Phil Stieg: So where are you going next? What’s on the horizon?
Diana Reiss: Well, we were supposed to be in Italy …
Phil Stieg: I want to come, sign me up!
Diana Reiss: We were supposed to be in Italy doing our study with dolphins. And we spent some time at the National Aquarium piloting our large new four by eight-foot touch screen. We got some really interesting preliminary results. We already started seeing some vocal mimicry and interest by our dolphins.
I have to say that the very first time we introduced our dolphins to the touch screen are one of the young dolphins named Foster immediately came up and started interacting with it. Can you imagine this animal, non-handed, non-technological. He was interacting with a game w e made a specially designed dolphin game called “whack-a-fish” based on whack a mole where they were just fish moving across the screen and no sound involved. He hit practically every fish from the first moment he saw the screen turn on. And I think that we’re looking to see how can we give them stimuli and programs so that they how could we give them stimuli and programs that they could interact with? How can we learn about their mental capacities? How can we get reflections of their minds, a window, so to speak, into the minds of dolphins? We’re also hoping to do more field work when we can get back out there.
Phil Stieg: And you’re actually using drones now?
Diana Reiss: What we’re trying to do is find approaches that will help us get insights into how they communicate. So as you mentioned, we’re now using aerial drones in our at our field site in Belize, where we can hover above them invisibly. So we’re not interfering with what they’re doing and look at them through a lens that’s quite different. We can look down upon them and see the patterns of their interactions while we’re downstream, a half a mile in our boats recording their vocalizations. And that’s giving us great new insights into what’s going on. One of my doctoral students at Hunter right now is doing this for his thesis. And I collaborate with Marcelo Magnasco at Rockefeller University. It takes a village when you’re doing this. It’s not just me.
Phil Stieg: So you also talk about what’s fascinated me, this concept called the “Interspecies Internet” and is, you know what the mental lives and intelligence of animals is. Are you saying there’s a spectrum of communications and we as human beings need to work a little bit harder so we can understand the animal life around us? And the next question then is what is the importance of that?
Diana Reiss: Several years ago, I was approached by Peter Gabriel, the rock musician and visionary, because he got interested in some of the work I had been doing with dolphins. And we were then joined by Vint Cerf, who was the co-founder of the Internet, and Neil Gershenfeld, director of the MIT’s Center for Bits and Atoms in the four of us have been working together. It may sound like an unlikely team…
Phil Stieg: Interesting cocktail party.
Diana Reiss: Right. And where we formed this interspecies Internet, we’re now calling it “interspecies I-O” – input output. It’s really to bring a forum together and stimulate research in the area of interspecies communication. How we can learn more about the minds of other animals by finding better ways to communicate with them, giving them systems of choice and control, much like what we’re doing with the touch screen, but also deciphering. And again, one of the main areas of our focus is this deciphering how do we decipher the codes of other animals.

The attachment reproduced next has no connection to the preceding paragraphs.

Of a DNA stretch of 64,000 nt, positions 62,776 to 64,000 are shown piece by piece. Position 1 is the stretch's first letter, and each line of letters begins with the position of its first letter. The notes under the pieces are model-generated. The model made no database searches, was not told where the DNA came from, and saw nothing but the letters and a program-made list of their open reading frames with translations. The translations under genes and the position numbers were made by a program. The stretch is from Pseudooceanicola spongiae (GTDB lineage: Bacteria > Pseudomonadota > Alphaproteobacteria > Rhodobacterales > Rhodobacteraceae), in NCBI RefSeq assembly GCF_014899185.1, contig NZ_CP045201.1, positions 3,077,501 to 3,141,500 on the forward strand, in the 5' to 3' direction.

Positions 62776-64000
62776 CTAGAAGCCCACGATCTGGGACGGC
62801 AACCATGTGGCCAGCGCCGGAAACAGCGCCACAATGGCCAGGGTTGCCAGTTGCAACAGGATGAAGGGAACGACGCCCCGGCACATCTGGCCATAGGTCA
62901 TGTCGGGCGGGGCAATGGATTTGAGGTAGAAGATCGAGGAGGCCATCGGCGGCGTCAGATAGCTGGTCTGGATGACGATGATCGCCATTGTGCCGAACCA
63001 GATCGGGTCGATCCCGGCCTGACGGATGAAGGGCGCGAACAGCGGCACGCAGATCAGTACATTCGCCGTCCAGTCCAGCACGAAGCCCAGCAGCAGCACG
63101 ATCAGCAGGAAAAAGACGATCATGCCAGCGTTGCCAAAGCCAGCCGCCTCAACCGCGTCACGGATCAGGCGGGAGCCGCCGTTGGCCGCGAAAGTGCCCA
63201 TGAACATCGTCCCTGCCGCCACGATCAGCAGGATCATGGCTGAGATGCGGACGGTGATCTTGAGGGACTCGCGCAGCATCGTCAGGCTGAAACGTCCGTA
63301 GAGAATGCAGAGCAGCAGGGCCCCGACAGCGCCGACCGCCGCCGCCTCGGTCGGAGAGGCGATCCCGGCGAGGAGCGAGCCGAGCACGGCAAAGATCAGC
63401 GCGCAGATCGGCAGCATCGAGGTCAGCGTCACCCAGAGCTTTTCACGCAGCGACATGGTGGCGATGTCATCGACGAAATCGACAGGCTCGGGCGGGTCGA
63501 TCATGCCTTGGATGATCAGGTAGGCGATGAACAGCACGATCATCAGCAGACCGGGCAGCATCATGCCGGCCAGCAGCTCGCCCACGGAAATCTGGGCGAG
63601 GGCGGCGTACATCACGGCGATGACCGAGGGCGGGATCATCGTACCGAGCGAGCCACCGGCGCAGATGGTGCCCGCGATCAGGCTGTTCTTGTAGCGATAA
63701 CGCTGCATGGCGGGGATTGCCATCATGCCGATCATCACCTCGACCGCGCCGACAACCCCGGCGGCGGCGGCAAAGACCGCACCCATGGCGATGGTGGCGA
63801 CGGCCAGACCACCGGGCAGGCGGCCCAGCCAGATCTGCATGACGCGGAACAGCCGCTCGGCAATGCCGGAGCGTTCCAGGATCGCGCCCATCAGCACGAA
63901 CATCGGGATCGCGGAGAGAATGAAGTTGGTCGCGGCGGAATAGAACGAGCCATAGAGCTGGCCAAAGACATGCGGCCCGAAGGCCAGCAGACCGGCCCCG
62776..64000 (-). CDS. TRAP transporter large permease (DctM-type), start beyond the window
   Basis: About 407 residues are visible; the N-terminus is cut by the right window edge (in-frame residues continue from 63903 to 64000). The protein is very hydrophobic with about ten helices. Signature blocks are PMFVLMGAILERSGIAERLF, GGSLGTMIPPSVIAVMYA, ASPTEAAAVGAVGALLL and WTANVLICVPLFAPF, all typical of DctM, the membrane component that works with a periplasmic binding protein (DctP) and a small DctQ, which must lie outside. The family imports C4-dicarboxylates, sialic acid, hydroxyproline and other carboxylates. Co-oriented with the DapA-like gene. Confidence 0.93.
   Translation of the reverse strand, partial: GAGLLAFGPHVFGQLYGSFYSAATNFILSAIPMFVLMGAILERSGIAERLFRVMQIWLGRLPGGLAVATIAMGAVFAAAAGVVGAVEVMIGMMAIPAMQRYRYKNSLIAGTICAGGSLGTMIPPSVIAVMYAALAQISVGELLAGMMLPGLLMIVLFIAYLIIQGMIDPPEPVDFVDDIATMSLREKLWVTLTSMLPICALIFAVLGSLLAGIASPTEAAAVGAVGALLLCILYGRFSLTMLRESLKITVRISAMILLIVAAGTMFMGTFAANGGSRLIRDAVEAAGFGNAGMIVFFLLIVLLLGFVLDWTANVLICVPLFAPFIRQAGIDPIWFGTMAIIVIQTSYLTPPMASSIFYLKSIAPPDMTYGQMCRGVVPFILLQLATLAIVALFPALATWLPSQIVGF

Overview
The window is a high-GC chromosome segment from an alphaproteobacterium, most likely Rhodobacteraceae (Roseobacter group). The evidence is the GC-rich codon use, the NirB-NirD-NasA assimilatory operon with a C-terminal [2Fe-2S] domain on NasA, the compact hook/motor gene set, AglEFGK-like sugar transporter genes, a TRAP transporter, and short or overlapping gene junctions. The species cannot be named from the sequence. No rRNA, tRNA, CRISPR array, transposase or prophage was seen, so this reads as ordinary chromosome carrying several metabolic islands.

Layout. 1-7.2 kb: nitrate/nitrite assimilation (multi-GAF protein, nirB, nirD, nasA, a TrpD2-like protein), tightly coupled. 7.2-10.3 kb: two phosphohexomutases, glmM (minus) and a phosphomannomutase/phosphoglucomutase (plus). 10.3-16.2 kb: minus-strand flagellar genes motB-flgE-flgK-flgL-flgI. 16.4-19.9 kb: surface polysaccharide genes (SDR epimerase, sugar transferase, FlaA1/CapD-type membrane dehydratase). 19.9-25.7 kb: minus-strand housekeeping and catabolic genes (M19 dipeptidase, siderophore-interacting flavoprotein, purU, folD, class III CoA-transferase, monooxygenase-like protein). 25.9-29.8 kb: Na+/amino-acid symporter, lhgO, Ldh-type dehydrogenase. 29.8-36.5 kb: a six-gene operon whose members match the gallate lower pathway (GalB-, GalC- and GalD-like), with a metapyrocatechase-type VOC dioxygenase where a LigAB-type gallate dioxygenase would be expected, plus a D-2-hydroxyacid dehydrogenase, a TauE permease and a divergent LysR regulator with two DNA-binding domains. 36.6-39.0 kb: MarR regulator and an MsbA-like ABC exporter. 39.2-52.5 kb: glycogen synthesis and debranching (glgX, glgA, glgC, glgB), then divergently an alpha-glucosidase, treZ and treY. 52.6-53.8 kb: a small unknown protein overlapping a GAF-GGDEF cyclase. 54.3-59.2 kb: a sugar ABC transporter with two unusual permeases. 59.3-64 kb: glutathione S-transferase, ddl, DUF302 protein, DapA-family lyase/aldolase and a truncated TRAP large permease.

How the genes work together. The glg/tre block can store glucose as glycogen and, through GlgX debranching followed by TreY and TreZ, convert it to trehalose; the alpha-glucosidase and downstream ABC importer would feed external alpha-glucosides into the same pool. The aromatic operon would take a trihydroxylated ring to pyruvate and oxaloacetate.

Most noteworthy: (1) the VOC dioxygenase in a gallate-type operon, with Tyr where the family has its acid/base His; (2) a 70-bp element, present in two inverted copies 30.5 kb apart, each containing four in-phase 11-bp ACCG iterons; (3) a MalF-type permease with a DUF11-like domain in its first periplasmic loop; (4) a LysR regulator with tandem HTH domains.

Phil Stieg: For the skeptics out there that are listening to this, you know, they’re thinking, gosh, we got Covid, we got infectious disease, we have limited resources. Why is this kind of work that you’re doing? Why is it important?
Diana Reiss: You know, for a long time, we’ve seen ourselves as humans at the pinnacle of that evolutionary tree that we’ve gone you know, we’ve gone to its heights and that every everybody else is below us. And I think that so many multitudes of studies from the field and from controlled laboratory studies of behavior have shown that, no, we’re not alone in these abilities. If you look around us at the branches that are on similar levels to us in the same level, there’s this multitude. There are multitudes of species that are intelligent, that are sentient, that are living and have been evolved to fit their environment very well. Maybe that’s threatening for some, but for so many it’s feeling you feel this wonderful sense of company. We’re not alone with these other, you know, intelligences and let’s respect them.
Phil Stieg: Dr. Diana Reiss, thank you so much for being with us. You’ve taught me that there is a communication between us and, frankly, all animals and there’s an emotional component and there’s a companionship component to it. And I think that all people need to become more aware of the animals around them, the relationship that they bear with those animals and think more clearly about how we need to protect their lives and what they bring to our lives. Thank you so much for being with me.
Diana Reiss: Thanks so much for having me. It’s an absolute pleasure.